Three years later in 1912, he was nominated as Malacca Council Commissioner and a Justice of the Peace for Malacca by the British government. Months later, he was also nominated as the Commissioner of the Town Council for the towns and Malacca port as well. In 1914, he resuscitated the Chinese Company of the Malacca Volunteer Corps (later also known as B Company, 4th Battalion, Straits Settlement Volunteer Force) and served as a private for five years until 1919.[11] In 1915, the Straits Chinese British Association (SCBA) was revived by him, electing him as the President of SCBA soon after. In 1923, at the age of 40, he was appointed as a nominated member of the Legislative Council of the Straits Settlements.

In 1926, Tan made history with his monumental speech of ideals of a territorially and politically united Malaya in a speech to the council. Like many Straits-born Chinese of his time, Tan was partial towards Britain but was deeply influenced by ideas of independence which were sweeping across many British colonies. He advocated the concept of a "united self-governing British Malaya". From 1933 to 1935, he was an unofficial member of the Straits Settlements Executive Council. He championed social causes like opposing opium smoking, promoting Chinese vernacular education, legislating against polygamy and pressing for immigration policy reform. During the Japanese occupation of Malaya, Tan and his family lived in India in exile. They witnessed the struggles of Mahatma Gandhi and Pandit Jawaharlal Nehru for independence during their stay in India, and inspired them to do the same for their motherland Malaya when they returned.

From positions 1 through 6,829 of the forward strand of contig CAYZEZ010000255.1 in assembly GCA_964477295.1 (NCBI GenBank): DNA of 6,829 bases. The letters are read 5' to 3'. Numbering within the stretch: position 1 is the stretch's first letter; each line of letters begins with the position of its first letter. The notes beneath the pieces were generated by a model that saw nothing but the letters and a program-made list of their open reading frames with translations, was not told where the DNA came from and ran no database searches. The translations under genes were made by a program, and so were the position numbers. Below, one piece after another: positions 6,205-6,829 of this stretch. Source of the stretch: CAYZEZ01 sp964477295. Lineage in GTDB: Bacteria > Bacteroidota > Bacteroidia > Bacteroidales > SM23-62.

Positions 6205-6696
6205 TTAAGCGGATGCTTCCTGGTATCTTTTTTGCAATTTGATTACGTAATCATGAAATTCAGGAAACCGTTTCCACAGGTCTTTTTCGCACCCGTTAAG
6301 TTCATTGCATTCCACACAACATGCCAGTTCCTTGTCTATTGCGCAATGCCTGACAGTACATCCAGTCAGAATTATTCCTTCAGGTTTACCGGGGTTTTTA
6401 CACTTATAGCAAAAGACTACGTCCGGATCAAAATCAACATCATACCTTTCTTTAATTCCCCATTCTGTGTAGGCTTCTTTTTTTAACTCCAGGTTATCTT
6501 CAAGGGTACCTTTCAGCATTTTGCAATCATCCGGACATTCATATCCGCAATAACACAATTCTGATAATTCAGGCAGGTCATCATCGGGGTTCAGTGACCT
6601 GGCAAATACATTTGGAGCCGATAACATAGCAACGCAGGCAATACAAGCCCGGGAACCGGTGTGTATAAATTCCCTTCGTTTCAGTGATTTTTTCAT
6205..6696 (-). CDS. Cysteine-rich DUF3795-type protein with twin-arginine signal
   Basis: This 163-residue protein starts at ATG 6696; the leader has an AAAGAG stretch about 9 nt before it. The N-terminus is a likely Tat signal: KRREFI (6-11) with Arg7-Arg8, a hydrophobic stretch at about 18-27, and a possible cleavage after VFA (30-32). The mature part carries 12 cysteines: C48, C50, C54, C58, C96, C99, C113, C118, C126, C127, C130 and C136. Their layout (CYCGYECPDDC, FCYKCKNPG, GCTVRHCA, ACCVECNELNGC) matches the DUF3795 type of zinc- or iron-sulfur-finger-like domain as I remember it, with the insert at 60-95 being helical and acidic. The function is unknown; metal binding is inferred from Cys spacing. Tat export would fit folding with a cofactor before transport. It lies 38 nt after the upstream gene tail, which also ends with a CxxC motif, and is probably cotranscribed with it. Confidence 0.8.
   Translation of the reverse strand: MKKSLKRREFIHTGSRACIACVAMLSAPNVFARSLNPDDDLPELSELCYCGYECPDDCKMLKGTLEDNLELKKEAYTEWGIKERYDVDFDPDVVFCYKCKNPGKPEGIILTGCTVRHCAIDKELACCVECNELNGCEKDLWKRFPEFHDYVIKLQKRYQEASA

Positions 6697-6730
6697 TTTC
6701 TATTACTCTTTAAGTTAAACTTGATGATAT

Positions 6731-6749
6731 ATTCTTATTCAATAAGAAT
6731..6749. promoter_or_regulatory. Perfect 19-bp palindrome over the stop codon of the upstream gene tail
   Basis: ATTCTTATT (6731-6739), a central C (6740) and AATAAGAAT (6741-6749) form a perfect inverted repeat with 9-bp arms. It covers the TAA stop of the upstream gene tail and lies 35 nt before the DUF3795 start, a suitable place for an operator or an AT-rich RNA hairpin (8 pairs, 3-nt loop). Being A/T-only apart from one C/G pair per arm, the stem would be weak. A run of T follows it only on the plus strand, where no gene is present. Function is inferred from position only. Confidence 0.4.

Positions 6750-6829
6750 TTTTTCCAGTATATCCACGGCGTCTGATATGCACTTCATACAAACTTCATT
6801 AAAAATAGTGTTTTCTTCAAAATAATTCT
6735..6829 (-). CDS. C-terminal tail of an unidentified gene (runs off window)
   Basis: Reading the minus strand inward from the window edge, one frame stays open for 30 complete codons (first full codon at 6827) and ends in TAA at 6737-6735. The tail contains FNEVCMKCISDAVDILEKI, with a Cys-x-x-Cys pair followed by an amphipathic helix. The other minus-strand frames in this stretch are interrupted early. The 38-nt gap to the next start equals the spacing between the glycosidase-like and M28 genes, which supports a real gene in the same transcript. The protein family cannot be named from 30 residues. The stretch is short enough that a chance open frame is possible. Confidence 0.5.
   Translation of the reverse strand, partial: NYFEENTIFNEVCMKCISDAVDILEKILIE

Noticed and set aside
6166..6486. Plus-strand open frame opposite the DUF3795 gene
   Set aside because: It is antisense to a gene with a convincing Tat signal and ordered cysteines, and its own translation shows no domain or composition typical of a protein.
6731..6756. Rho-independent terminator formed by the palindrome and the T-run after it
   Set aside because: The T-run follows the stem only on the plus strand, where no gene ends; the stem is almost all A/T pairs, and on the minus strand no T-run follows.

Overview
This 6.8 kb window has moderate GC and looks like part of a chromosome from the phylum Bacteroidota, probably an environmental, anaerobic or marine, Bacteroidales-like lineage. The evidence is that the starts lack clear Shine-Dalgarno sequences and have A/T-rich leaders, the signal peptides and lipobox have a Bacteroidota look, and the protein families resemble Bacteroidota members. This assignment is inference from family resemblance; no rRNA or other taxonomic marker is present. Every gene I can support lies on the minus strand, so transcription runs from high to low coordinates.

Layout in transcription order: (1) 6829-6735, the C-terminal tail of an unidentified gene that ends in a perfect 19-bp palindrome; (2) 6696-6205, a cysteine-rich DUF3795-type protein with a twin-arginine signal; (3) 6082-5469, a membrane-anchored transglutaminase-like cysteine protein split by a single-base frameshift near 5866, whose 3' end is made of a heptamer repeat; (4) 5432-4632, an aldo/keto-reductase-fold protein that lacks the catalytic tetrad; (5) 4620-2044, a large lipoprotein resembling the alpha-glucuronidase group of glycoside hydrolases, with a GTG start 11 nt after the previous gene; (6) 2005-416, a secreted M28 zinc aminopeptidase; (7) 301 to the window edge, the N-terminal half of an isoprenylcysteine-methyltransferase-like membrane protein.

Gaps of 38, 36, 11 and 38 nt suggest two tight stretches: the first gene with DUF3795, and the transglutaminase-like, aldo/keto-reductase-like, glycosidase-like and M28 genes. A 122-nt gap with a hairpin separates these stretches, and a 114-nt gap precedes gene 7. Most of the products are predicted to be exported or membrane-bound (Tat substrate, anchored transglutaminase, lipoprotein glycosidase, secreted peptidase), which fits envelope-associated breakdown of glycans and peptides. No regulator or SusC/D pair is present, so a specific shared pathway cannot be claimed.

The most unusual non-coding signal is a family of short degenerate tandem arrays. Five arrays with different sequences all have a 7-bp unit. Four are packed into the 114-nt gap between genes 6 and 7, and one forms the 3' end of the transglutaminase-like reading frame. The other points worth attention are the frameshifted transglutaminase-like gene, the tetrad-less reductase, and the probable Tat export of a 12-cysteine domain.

The birth of Malayan Chinese Association[edit]

Tan returned to Malacca after the Japanese surrendered. On 27 February 1949, Tun Tan founded the Malayan Chinese Association (MCA) alongside Tun Leong Yew Koh and Colonel H. S. Lee. Although he was 66 when elected to the position, Tun Tan was regarded as the only man able to bring the Malayan Chinese together in perhaps their most trying time.

The post-war years and the Emergency was a difficult and dangerous juncture for the community. The Chinese were deeply divided and their loyalty was under scrutiny. Among the Chinese, only Tan had the stature to engage with senior Malays such as Datuk Onn Jaafar and Tunku Abdul Rahman at a time of imminent constitutional changes in the country. Strongly anti-communist, he was also trusted by the British colonial officials. He joined the Malay leaders – first through the All-Malaya Council of Joint Action, which he chaired, and then the Communities Liaison Committee headed by Dato' Sir E. E. C. Thuraisingham – to fight for constitutional change and work towards inter-ethnic co-operation.